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Confusion due to 911 malfunction in Massachusetts triggers emergency alert in New York

Confusion due to 911 malfunction in Massachusetts triggers emergency alert in New York

On Tuesday afternoon, Hudson Valley residents were startled by a public safety alert from the NYS Office of Emergency Management, which somewhat confusingly stated that “New York State 9-1-1 services are functioning and operational. There are no known issues with 9-1-1 services in New York State at this time.”

What caused the emergency alarm? Business as usual so far. In fact, the purpose of the alert itself was not immediately clear, as it continued: “For issues with Massachusetts 9-1-1, please follow the guidelines of the State of Massachusetts.”

It took a quick online search to determine the meaning of this alert: Our neighbors in Massachusetts were experiencing a widespread 911 outage and residents were being warned of emergency response delays. They were urged by government officials to contact local public safety companies and offices in the event of an emergency.

Massachusetts uses a Next Generation 911 (NG911) system. This system enhances emergency communications by utilizing an Internet Protocol (IP) platform, enabling improved accuracy of location data and the ability to receive texts, images and videos from the public. Many cybersecurity experts (including those at the Department for Homeland Security) have expressed concern that NG911 systems are particularly vulnerable to cyberattacks, although there was no immediate communication as to whether this was a cyberattack, nor would such immediate confirmation be expected.

In late April, state officials confirmed that Lowell, Massachusetts, had experienced a significant cyberattack. The hacking, attributed to the Play ransomware group, affected several municipal systems, including servers, networks and phones, but did not affect the city’s 911, fire or emergency phone systems. City officials quickly isolated the affected systems to prevent further damage and initiated an extensive recovery process involving state and federal agencies.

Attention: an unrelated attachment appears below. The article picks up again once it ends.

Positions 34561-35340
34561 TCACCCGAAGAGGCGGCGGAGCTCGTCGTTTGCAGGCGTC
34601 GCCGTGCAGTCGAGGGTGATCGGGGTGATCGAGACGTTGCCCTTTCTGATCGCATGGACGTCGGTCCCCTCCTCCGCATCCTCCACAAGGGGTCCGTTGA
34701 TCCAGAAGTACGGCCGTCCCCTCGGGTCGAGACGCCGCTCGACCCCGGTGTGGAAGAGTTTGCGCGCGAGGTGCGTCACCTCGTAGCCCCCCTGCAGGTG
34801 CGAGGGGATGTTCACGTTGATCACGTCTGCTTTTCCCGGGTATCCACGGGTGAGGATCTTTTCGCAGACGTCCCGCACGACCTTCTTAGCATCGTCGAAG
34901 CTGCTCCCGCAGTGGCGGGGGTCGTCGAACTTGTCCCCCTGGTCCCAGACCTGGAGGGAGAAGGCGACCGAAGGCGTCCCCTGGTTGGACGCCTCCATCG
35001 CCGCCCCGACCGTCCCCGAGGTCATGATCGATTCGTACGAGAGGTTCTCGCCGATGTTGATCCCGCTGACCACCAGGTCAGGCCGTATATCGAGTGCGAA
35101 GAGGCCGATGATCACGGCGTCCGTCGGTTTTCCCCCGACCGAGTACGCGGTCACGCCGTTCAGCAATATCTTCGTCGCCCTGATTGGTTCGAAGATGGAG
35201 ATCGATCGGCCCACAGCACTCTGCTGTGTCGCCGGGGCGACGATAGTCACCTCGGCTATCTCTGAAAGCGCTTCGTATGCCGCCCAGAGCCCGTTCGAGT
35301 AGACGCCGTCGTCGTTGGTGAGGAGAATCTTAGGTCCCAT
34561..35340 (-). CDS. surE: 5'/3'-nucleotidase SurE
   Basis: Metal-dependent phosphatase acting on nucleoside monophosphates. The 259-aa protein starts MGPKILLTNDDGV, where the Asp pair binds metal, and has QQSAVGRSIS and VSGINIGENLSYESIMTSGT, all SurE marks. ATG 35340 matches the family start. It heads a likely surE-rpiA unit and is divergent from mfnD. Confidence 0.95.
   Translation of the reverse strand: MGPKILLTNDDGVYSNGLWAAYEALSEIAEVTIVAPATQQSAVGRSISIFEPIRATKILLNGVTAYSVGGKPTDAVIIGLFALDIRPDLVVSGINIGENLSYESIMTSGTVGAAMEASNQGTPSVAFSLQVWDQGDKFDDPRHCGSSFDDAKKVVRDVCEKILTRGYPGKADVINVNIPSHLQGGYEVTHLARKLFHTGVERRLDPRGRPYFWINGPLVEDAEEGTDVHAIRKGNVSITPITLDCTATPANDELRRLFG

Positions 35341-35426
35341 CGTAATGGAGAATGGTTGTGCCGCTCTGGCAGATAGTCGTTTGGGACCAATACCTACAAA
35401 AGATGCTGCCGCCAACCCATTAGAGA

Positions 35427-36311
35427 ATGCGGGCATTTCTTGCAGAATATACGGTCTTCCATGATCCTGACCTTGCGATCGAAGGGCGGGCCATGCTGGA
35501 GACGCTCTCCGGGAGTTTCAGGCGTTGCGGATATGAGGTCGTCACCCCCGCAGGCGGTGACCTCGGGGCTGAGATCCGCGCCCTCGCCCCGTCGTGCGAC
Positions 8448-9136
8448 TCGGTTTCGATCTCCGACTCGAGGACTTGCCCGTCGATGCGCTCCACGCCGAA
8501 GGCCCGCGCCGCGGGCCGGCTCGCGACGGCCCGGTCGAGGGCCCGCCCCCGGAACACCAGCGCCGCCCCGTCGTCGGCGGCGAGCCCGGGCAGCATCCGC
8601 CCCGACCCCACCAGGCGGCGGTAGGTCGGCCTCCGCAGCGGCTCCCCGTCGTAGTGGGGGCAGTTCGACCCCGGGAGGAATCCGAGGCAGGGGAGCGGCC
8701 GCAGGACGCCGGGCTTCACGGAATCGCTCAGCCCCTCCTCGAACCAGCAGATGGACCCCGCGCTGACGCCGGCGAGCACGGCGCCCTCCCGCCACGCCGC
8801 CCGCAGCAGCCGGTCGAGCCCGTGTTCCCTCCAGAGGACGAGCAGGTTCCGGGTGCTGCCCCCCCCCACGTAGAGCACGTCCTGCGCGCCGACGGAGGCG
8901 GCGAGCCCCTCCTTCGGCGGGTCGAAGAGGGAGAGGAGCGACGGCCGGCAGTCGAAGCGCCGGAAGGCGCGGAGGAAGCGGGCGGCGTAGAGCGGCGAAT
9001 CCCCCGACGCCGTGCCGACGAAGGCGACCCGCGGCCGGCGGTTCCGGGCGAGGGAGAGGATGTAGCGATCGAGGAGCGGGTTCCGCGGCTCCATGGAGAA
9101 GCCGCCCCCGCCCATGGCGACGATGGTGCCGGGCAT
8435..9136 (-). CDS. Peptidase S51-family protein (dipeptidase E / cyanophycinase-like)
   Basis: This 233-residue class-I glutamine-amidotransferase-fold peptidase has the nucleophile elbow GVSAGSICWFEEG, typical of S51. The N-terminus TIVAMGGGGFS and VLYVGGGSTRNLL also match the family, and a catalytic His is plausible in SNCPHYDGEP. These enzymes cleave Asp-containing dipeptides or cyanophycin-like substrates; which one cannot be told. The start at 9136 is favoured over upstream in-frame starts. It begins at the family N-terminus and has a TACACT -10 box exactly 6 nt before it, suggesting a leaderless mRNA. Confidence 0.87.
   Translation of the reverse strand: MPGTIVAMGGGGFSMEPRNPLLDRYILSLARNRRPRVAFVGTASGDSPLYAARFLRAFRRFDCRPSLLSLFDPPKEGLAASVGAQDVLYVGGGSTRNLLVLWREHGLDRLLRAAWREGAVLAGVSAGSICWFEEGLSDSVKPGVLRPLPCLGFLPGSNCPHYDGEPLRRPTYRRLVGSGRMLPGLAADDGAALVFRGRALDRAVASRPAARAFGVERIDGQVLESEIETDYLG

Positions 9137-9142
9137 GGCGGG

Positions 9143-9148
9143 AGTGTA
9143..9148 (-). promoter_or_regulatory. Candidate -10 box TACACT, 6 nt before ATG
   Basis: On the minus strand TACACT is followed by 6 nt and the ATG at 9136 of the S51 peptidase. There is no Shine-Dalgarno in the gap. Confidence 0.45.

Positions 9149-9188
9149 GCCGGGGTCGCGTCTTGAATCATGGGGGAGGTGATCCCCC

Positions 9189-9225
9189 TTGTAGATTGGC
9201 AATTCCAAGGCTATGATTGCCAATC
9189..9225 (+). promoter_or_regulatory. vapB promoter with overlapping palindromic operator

Digital communications systems are also vulnerable to hardware and software failures, which have been known to temporarily disable 911 services in the past.

Further investigation revealed rampant misinformation about the emergency alert circulating on social media, especially regarding the outage that affected states other than Massachusetts, including New York, Rhode Island, New Hampshire and Maine. Some non-Massachusetts residents claimed to have received the Massachusetts emergency alert in their home state. Viral, inaccurate reports of a more widespread outage appear to have been caused or at least exacerbated by clickbait news headlines such as “911 down in Maine, Rhode Island and New York? Reports emerge after outage in Massachusetts.”

A recent survey by the Reuters Institute for the Study of Journalism found that only 51% of consumers who read an online news story actually read the entire article. Another 26% read part of the article, while 22% only looked at the headline or a few lines.